Saturday, June 21, 2014

iPhone 4S vs. iPhone 5C vs. iPhone 5S

I'm writing this mainly because comparisons I've read on other websites are boring, tech-based, and filled with meaningless charts more than actual paragraphs. Though as I've found earlier, people writing for tech websites aren't necessarily all that great in terms of their command of the English language, so it's probably for the best that they steer clear of stringing together multiple sentences.

My comparison is based not on benchmarks and numbers but on real-world observations, since those mean way more when dealing with technology. (I mean really, you'd be hard pressed to find a normal human who can tell the difference in performance between the A6 processor in the 5C and the A7 in the 5S).

Anyways, here's what I've found, basically speaking. The iPhone 4S is still a great phone. The battery lasts a little over a day with moderate use, and it does everything you could want in a smartphone. Browsing is smooth, games are a joy to play, apps rarely crash, even the 3G network it uses is speedy enough that you'll never find yourself in a fetal position mumbling "I sh-should have gone with LTE" over and over until your indecision-based stress puts you to sleep.

I might be a little biased since the 4S is the phone I currently own. Really though, I have used a plethora of devices, including the iPhone 4, HTC DNA, Droid X2, iPhone 5/5C/5S, and Nexus 7, so I think I have a pretty good idea of what to expect from my technology.

Could the 4S be faster? Sure. Is the 5C faster? Maybe by a fraction of a second. Literally, I tested it out against my 4S, with both on iOS7, and they felt nearly the same. They even stuttered at the same places (mostly when trying to use the spotlight search feature).

Now, the 5S is a bit of a different beast. That phone is a clear upgrade from the 4S, whereas the 5C is more of a sidegrade, with the main benefit being LTE. The 5S' screen really pops, it appears far more vibrant and colorful to my eyes. Additionally, it's buttery smooth. I don't use that buttery term lightly. Using it can best be described as running your hands through velvety feathers, whilst being caressed by fluffy clouds from the land of good feels.

In other words, there's absolutely zero lag when doing *anything*. The A7 processor is definitely overkill for iOS7; clearly, Apple designed it to handle future operating systems. If you have a 5S I doubt you'll need to upgrade for three or so years, based on performance alone, of course, you'll probably ditch it for the 6S or what have you anyways.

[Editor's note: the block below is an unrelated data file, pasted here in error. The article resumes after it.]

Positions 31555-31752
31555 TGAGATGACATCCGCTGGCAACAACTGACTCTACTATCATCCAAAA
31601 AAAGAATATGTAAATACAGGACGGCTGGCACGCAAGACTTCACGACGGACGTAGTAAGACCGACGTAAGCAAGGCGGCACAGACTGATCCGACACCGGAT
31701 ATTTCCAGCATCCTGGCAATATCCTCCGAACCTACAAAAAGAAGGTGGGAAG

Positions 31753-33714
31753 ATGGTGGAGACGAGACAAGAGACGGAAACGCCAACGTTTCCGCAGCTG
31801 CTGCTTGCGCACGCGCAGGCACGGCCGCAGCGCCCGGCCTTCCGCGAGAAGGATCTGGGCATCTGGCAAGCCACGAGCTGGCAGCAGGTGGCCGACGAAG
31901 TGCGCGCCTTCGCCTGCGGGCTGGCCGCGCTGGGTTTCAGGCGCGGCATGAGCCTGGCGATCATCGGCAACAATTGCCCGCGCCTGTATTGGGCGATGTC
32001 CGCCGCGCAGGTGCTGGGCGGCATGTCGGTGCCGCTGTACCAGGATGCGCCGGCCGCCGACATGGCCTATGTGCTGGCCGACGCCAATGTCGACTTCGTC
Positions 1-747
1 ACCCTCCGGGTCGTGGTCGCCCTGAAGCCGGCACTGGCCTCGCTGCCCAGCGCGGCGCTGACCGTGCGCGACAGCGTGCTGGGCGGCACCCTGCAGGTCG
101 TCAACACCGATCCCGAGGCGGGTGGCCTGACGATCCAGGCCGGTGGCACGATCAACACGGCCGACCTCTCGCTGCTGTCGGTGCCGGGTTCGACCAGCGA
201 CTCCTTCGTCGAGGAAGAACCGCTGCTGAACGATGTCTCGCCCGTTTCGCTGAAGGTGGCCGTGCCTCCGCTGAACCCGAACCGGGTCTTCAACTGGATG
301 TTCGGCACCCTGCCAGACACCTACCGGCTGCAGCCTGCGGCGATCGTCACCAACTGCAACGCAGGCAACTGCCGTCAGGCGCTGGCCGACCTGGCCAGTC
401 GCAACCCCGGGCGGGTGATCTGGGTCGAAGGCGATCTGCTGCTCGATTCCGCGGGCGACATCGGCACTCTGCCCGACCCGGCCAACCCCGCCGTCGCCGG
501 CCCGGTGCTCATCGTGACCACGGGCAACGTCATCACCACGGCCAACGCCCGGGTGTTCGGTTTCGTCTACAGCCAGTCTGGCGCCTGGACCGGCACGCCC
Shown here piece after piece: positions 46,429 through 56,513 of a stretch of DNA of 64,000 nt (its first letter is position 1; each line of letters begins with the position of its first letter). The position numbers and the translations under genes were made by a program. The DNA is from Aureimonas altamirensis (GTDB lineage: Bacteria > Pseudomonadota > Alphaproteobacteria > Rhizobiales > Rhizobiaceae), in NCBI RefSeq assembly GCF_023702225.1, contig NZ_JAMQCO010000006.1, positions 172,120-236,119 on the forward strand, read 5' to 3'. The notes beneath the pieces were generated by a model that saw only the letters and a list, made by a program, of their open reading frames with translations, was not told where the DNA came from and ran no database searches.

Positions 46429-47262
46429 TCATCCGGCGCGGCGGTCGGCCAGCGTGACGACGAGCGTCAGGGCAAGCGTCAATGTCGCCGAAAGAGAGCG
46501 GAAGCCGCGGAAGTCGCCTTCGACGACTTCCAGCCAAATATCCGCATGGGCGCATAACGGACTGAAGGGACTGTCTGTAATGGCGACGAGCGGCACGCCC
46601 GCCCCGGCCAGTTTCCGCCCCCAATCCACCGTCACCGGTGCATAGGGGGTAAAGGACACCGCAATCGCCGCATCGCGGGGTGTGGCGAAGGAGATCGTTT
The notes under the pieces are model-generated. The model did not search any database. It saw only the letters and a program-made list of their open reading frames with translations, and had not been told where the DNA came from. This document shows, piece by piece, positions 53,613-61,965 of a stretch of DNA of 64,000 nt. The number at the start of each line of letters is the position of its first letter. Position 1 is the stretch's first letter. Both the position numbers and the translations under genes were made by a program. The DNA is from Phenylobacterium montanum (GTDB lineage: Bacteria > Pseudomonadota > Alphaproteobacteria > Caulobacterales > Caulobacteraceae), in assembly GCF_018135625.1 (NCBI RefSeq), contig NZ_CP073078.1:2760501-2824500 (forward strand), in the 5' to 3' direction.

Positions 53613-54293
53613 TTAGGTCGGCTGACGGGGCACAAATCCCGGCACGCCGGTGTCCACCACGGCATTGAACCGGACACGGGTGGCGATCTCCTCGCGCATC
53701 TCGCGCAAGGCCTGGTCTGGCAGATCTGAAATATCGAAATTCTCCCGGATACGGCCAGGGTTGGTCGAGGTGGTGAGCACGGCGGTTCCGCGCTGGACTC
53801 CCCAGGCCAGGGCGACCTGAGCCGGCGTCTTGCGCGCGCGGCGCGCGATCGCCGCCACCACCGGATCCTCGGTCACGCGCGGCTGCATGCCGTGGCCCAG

So, what conclusions can we make from all this? The 4S is still a great phone, and while it will probably take a hit in performance with iOS8, it'll be serviceable for at least another couple years. If all you want to do is browse the web, use apps, and play simple games I see no reason why you should feel obligated to buy the more expensive options.

The 5C is in a bit of a strange position. It's fast, but not much faster than the 4S, while costing much more. The main benefit is its larger screen (which may be a detriment to some, personally I like the 4/4S form factor better), and the fact that it has LTE. In reality however, LTE feels barely faster than WiFi most of the time, so don't go out and get a 5C for that reason alone. So, I wouldn't suggest the 5C now, either get the cheaper 4S which is basically the same, or spend a bit more and get the 5S, which will last longer.

The 5S is a great phone. It's incredibly powerful due to its A7 chip and will probably remain a viable option for several years to come. That being said the 4S and 5C both do a good job of running iOS7 so you might not need all of the juice in the 5S to feel satisfied. By buying the 5S you're really investing in the future, as it'll probably last you well into 2016/17 if you take care of it. I've talked about diminishing returns with technology previously, and the conclusions I made then hold true. Phones just aren't progressing at the rate they used to. The 6S will be nowhere near the leap over the 5S as the 5S was over the 4S, or the 4S over the 3GS.

So I suppose you really can't go wrong with any of these options. They will all survive a two year contract, though the 5S will last you far beyond that if you wish to hold on to it for that long.

In today's age of monthly smartphone releases, you may feel the need to continually purchase the latest and greatest. Really though, what was once new a year ago might serve your needs just fine, and you'll save a buck or two while you're at it!


  1. Thank you Nick. That felt like an honest comparison of these phones, written in clear no nonsense language and without the endless bickering that goes on with cell phone reviews.

    1. No problem! Yup, bickering over smartphones is a bit ridiculous. At the end of the day you can do pretty much anything you could want to do on the majority of them.


About The Author

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Nicholas Garcia (M.A.) is a PhD Candidate at the University of California, Davis. He is also a Co-Founder of the Bulosan Center for Filipino Studies. Previously, he contributed to and the Davis Humanities Institute.